Such A Lovely Place.

Posted: May 17, 2014 in Uncategorized
Tags: , , , , , , , , , , , ,

As I’ve mentioned in previous writings, I grew up in California; born in the mid-60s, my cultural awareness started in the early 70s. By the time I reached junior high school in 1978, I was familiar with a wide variety of music. Mom was into the Stones, Janis Joplin and classical, while Dad loved jazz and country – not the bullshit that’s passing for country today – the real stuff, Merle Haggard, Willie Nelson, Don Williams. In the car, most of the non-Spanish language stations were AM pop which, for my money, was the Golden Age of pop music. So, I’m pretty well rounded when it comes to music.

When I was in junior high, I also began attending a Christian church, a precursor to the so-called mega churches of today, and in the special junior high Sunday School group, they counseled us endlessly on the evils of secular music, how KISS was an acronym for Knights In Satan’s Service, how Santana was just another way of saying Satan, and that Supertramp was going to Hell for that passage in Goodbye Stranger where the singer says the Devil is his savior, never mind that the lyrics are taken completely out of context and the real meaning of the song is entirely different.

In other words, us impressionable kids were being taught about the evils of the world, via pop music, by a bunch of fucking idiots.

However, no band was held in lower regard for their wholesale embracing of darkness and evil than…The Eagles. Because Hotel California is totally about Hell and what an awesome place it is, and also because of the infamous back cover photo and the ultimate evil it beheld: the shadowy visage of Satan and/or Anton LaVey, the legendary eccentric and founder of the Church of Satan, and with whom I coincidentally share a birthday.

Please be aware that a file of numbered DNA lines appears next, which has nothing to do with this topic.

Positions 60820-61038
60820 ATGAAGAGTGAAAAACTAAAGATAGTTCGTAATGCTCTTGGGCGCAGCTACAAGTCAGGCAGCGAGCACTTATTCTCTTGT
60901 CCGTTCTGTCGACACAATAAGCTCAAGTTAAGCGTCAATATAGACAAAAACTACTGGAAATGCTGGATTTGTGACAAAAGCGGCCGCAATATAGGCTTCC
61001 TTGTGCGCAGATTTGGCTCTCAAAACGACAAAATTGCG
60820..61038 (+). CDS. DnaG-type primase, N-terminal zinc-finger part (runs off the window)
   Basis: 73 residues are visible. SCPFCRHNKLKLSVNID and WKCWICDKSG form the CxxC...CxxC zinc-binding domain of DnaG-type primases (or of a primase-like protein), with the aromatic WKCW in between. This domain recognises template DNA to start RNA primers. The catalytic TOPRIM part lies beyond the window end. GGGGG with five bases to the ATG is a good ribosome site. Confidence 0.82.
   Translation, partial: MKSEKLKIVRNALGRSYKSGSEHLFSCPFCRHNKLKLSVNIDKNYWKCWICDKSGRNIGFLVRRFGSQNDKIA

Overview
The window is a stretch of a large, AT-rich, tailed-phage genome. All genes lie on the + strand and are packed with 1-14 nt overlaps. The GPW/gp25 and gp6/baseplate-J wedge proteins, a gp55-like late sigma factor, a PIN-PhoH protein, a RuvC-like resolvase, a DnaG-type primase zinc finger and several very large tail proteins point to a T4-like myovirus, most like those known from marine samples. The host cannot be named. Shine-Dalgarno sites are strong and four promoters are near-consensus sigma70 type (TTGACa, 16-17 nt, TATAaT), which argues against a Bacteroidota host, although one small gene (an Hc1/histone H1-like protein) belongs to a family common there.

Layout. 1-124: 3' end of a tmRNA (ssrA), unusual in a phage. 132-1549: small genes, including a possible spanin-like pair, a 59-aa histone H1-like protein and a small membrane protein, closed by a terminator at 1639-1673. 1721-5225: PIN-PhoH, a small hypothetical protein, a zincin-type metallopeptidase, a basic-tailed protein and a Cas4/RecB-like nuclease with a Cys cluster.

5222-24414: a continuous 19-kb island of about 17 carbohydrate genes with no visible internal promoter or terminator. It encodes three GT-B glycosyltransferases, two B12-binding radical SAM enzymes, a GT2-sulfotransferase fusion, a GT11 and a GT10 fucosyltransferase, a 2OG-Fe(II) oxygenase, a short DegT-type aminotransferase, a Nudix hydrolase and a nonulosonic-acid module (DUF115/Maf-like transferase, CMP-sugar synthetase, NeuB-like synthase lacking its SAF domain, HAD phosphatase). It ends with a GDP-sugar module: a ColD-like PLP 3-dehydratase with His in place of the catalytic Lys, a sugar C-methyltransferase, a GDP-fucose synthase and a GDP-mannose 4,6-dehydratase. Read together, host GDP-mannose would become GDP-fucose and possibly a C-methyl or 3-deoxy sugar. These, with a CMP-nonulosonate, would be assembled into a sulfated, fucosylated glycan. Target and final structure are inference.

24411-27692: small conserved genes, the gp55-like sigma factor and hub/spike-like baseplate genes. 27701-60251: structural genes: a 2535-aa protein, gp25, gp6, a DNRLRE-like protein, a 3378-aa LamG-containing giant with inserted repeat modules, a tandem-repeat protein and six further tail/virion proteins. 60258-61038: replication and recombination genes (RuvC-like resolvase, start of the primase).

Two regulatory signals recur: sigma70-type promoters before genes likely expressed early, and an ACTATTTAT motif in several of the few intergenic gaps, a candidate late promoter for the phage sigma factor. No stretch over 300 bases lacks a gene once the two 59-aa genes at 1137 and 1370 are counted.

Seriously.

Seriously.

I want to add that many years later, I actually met Anton LaVey at a gun show in San Francisco, and for what it’s worth, he was a cordial, nice, and genuinely funny guy. The thing is, when you forbid a bunch of pre-teen boys something that’s so bloody evil, that’s exactly where they’re going to end up. So we listened to the album, basking in the glow of all that evil, much to the consternation of our Sunday School teachers who were, as I’ve previously mentioned, a bunch of fucking idiots.

This was also a source of serious concern.

The upshot is that the very people who were trying to condemn The Eagles were the ones responsible for my knowing of them. Being the 1970s, in California, The Eagles were exceedingly popular. They were all over the radio, with their kickback songs of about takin’ it to the limit while takin’ it easy, having a Tequila Sunrise with the New Kid in Town, while livin’ in the fast lane with a Desperado who was a Victim of Love and thought it all might be Wasted Time. The Eagles’ Greatest Hits is the third best-selling album in music history, beaten only by Thriller and Dark Side of the Moon.